It is very satisfying to accumulate a significant store of wealth. When you are planning your estate as a high net worth individual, you have opportunities to foment your legacy and provide pathways for your loved ones. This being stated, there is one negative that goes along with extreme financial success. We have a federal estate tax to contend with, and it can be huge source of asset erosion, because it carries a very hefty 40 percent maximum rate.
There is a federal estate tax credit or exclusion that glad to transfer a certain amount before the estate tax would become applicable. The recent changes in the tax code had a very positive impact for people that are facing estate tax exposure. Between 2011 and 2017, the exclusion was somewhere in the vicinity of $5 million as gradual adjustments to account for inflation. However, after the tax legislation passed, the estate tax exclusion was essentially doubled. For the rest of 2018, it stands at $11.18 million.
Estate Tax Exclusion Portability
Until relatively recently, the estate tax exclusion was not portable between spouses. In this context, the concept of “portability” refers to the ability of a surviving spouse to use the exclusion that was afforded to his or her deceased spouse. Many people thought that the lack of portability was unfair, and they can make a solid case.
If a married couple combine their efforts to accumulate wealth throughout their lives, why should a widow or widower be left with just a single exclusion? Fortunately, a number of years ago portability was installed, so a surviving spouse can now use two exclusions. Using the figure that is in place this year, this would equate to $22.36 million.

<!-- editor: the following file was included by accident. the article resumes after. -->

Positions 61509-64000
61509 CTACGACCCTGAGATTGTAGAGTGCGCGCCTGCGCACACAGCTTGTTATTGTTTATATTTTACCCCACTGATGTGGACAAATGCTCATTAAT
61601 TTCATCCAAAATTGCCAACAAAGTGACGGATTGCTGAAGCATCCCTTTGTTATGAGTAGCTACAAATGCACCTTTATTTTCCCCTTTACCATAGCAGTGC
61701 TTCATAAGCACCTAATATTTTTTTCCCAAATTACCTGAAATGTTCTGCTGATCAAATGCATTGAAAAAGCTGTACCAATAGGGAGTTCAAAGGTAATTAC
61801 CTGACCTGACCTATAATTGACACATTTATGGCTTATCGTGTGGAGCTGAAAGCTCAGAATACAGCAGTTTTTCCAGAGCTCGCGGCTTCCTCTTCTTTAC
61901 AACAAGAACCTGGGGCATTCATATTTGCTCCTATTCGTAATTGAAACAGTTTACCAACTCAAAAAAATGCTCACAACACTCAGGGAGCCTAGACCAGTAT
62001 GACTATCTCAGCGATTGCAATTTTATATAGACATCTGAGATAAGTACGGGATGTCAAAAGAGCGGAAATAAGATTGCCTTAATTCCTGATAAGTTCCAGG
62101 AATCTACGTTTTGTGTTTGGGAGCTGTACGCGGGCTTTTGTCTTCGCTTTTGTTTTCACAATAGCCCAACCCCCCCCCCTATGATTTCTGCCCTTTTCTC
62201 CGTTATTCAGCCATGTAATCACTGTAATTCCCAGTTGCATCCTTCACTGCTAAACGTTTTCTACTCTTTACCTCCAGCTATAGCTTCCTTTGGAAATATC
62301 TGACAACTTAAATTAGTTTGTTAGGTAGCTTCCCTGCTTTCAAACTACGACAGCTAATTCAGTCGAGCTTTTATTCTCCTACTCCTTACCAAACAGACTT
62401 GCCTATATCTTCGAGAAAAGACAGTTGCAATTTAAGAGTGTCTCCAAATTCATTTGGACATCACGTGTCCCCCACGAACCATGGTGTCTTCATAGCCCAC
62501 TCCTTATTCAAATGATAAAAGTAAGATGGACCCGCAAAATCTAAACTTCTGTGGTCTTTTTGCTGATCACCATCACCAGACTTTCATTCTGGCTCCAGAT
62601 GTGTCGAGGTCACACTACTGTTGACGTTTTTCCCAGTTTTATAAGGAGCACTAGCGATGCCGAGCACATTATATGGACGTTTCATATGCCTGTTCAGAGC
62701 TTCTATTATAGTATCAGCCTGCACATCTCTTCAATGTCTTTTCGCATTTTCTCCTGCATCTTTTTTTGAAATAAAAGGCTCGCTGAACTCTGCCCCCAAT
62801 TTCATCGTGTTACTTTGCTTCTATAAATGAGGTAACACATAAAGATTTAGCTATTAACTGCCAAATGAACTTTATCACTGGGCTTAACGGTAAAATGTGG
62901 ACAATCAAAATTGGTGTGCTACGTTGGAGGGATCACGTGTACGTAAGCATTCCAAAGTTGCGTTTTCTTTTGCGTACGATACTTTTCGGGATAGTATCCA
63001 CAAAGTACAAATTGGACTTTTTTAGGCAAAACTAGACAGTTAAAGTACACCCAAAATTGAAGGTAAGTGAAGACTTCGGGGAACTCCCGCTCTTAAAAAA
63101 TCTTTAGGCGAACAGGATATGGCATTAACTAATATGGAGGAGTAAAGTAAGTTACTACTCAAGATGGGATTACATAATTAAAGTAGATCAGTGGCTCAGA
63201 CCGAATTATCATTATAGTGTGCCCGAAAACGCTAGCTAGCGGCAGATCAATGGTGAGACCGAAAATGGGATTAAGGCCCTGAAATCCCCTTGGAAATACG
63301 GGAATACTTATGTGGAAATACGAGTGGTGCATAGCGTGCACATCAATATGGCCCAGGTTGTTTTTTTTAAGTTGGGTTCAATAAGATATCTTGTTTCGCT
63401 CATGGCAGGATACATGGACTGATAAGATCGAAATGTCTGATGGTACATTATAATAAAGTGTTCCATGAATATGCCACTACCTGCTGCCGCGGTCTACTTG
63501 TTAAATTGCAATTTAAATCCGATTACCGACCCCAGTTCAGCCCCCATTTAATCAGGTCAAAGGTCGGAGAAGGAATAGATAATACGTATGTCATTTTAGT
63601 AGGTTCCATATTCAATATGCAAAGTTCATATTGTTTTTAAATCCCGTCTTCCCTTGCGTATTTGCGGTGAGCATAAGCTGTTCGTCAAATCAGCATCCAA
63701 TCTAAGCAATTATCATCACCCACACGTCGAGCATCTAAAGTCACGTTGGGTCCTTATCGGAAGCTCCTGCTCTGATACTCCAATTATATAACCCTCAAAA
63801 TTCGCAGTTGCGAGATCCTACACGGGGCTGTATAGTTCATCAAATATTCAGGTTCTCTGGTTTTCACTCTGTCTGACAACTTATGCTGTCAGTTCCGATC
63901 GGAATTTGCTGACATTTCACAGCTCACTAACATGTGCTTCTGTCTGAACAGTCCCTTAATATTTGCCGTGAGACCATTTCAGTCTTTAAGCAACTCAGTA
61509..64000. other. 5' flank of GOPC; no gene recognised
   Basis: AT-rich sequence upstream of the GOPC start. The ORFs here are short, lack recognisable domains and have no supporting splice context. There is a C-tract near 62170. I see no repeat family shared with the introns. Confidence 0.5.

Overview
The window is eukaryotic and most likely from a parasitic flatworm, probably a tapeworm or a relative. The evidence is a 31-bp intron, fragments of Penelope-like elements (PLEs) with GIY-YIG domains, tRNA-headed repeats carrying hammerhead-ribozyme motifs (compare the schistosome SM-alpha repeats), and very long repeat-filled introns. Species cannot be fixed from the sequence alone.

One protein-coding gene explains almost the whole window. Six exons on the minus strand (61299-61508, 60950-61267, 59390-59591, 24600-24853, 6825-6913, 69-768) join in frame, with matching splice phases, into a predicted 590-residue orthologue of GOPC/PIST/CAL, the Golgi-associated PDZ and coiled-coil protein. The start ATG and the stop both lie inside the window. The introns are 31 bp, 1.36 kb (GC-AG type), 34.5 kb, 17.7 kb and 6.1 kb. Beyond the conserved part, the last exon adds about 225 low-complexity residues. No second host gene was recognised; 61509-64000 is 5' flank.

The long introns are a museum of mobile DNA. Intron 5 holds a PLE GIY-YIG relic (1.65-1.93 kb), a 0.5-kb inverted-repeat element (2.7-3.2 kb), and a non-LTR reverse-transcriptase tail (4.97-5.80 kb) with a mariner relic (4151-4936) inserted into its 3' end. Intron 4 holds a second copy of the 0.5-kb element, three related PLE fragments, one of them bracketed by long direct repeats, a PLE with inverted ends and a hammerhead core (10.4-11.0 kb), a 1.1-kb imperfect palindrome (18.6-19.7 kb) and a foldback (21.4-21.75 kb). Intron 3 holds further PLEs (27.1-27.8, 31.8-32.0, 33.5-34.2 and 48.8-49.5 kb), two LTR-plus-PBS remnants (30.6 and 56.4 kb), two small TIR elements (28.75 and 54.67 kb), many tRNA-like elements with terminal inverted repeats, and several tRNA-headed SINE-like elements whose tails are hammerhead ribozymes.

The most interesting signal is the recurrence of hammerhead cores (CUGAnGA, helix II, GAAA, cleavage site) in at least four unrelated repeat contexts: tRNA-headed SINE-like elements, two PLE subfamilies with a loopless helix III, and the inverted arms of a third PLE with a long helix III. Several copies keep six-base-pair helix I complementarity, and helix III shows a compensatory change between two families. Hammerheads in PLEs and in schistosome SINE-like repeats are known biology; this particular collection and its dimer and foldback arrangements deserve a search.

Portability is available, but it is not automatically granted by the powers that be. A representative of the estate must file Internal Revenue Service Form 706 to opt for portability. It must be filed within nine months of the passing of the decedent, but if more time is needed, the IRS may grant an extension that can be as long as six months.
It would be logical to resolve to give gifts to loved ones while you are living to avoid the federal estate tax. The death tax was originally enacted in 1916, and at first, people were able to give gifts to sidestep this levy. However, tax advocates in Congress were not particularly happy with this arrangement, so in 1924, a gift tax was put in place. It was repealed in 1926, but it returned in 1934, and it is then a fact of life ever since.
At the present time, the gift tax is unified with the federal estate tax. As a result, the $11.18 million exclusion is unified exclusion that encompasses large lifetime gifts along with the value of your estate. We use the term “large” lifetime gifts for a very specific reason.
There is another gift tax exclusion that sits apart from the unified lifetime gift and estate tax exclusion. We have an annual gift tax exclusion United States that allows you to give up to $15,000 to an unlimited number of different recipients each year free of taxation. The utilization of this exclusion can be part of an estate tax efficiency strategy, and depending on the extent of your resources, it can be quite effective.
This is exclusion is allotted to each individual taxpayer, so a married couple would be able to give $30,000 to any number of people annually tax-free. To provide an example, let’s say that you have five their children. You and your spouse could give $30,000 to each husband and wife for a total of $60,000 per couple per year. If you do this over an extended period of time, you can transfer a good bit of money in a tax-free manner, and you would be reducing the taxable value of your estate while you are doing so.
There are number of different irrevocable trusts that are used by people that are looking for ways to transfer assets in a tax efficient manner. These would include grantor retained annuity trusts, generation-skipping trusts, qualified personal residence trusts, and charitable trusts.
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